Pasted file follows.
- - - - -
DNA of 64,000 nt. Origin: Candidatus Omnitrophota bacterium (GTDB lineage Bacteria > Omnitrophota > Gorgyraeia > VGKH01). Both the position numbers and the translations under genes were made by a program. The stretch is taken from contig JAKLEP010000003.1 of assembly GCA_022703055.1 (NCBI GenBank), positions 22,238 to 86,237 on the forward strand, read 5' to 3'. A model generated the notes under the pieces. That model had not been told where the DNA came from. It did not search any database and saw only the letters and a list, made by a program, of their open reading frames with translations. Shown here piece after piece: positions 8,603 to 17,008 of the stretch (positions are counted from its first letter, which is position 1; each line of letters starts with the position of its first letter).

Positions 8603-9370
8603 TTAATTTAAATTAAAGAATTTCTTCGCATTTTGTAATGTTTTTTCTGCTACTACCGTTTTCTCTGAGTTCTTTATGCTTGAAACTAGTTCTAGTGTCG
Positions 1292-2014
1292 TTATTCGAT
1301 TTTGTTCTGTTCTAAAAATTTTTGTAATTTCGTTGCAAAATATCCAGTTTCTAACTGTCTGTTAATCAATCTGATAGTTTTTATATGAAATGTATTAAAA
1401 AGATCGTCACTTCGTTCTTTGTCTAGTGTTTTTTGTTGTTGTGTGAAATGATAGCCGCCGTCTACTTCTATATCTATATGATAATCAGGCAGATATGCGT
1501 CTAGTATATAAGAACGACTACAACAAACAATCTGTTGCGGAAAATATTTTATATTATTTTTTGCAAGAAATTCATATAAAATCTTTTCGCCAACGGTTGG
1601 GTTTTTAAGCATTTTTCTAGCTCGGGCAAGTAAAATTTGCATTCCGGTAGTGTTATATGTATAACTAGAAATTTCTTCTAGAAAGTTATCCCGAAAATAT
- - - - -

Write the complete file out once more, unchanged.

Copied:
DNA of 64,000 nt. Origin: Candidatus Omnitrophota bacterium (GTDB lineage Bacteria > Omnitrophota > Gorgyraeia > VGKH01). Both the position numbers and the translations under genes were made by a program. The stretch is taken from contig JAKLEP010000003.1 of assembly GCA_022703055.1 (NCBI GenBank), positions 22,238 to 86,237 on the forward strand, read 5' to 3'. A model generated the notes under the pieces. That model had not been told where the DNA came from. It did not search any database and saw only the letters and a list, made by a program, of their open reading frames with translations. Shown here piece after piece: positions 8,603 to 17,008 of the stretch (positions are counted from its first letter, which is position 1; each line of letters starts with the position of its first letter).

Positions 8603-9370
8603 TTAATTTAAATTAAAGAATTTCTTCGCATTTTGTAATGTTTTTTCTGCTACTACCGTTTTCTCTGAGTTCTTTATGCTTGAAACTAGTTCTAGTGTCG
Positions 1292-2014
1292 TTATTCGAT
1301 TTTGTTCTGTTCTAAAAATTTTTGTAATTTCGTTGCAAAATATCCAGTTTCTAACTGTCTGTTAATCAATCTGATAGTTTTTATATGAAATGTATTAAAA
1401 AGATCGTCACTTCGTTCTTTGTCTAGTGTTTTTTGTTGTTGTGTGAAATGATAGCCGCCGTCTACTTCTATATCTATATGATAATCAGGCAGATATGCGT
1501 CTAGTATATAAGAACGACTACAACAAACAATCTGTTGCGGAAAATATTTTATATTATTTTTTGCAAGAAATTCATATAAAATCTTTTCGCCAACGGTTGG
1601 GTTTTTAAGCATTTTTCTAGCTCGGGCAAGTAAAATTTGCATTCCGGTAGTGTTATATGTATAACTAGAAATTTCTTCTAGAAAGTTATCCCGAAAATAT